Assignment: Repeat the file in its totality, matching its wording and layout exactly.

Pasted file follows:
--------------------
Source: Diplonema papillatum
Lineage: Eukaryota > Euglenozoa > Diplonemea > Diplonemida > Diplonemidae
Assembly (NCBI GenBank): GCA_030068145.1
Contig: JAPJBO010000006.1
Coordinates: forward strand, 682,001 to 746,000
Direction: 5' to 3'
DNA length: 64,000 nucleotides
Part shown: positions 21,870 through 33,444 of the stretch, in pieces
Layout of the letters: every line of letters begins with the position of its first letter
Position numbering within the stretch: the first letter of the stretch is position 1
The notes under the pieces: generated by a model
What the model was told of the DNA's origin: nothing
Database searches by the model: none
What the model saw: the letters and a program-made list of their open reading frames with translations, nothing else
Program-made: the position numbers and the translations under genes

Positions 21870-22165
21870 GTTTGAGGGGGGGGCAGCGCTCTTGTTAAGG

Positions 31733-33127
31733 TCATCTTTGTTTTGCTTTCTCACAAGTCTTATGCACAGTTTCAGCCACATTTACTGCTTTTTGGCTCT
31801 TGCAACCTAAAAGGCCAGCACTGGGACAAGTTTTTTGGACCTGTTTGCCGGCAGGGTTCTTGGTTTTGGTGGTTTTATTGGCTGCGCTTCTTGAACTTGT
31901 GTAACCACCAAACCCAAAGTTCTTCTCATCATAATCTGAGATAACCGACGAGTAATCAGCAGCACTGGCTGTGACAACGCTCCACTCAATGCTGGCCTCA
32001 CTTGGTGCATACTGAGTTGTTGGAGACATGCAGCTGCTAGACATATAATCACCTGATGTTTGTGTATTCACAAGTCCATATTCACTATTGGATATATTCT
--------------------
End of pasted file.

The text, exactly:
Source: Diplonema papillatum
Lineage: Eukaryota > Euglenozoa > Diplonemea > Diplonemida > Diplonemidae
Assembly (NCBI GenBank): GCA_030068145.1
Contig: JAPJBO010000006.1
Coordinates: forward strand, 682,001 to 746,000
Direction: 5' to 3'
DNA length: 64,000 nucleotides
Part shown: positions 21,870 through 33,444 of the stretch, in pieces
Layout of the letters: every line of letters begins with the position of its first letter
Position numbering within the stretch: the first letter of the stretch is position 1
The notes under the pieces: generated by a model
What the model was told of the DNA's origin: nothing
Database searches by the model: none
What the model saw: the letters and a program-made list of their open reading frames with translations, nothing else
Program-made: the position numbers and the translations under genes

Positions 21870-22165
21870 GTTTGAGGGGGGGGCAGCGCTCTTGTTAAGG

Positions 31733-33127
31733 TCATCTTTGTTTTGCTTTCTCACAAGTCTTATGCACAGTTTCAGCCACATTTACTGCTTTTTGGCTCT
31801 TGCAACCTAAAAGGCCAGCACTGGGACAAGTTTTTTGGACCTGTTTGCCGGCAGGGTTCTTGGTTTTGGTGGTTTTATTGGCTGCGCTTCTTGAACTTGT
31901 GTAACCACCAAACCCAAAGTTCTTCTCATCATAATCTGAGATAACCGACGAGTAATCAGCAGCACTGGCTGTGACAACGCTCCACTCAATGCTGGCCTCA
32001 CTTGGTGCATACTGAGTTGTTGGAGACATGCAGCTGCTAGACATATAATCACCTGATGTTTGTGTATTCACAAGTCCATATTCACTATTGGATATATTCT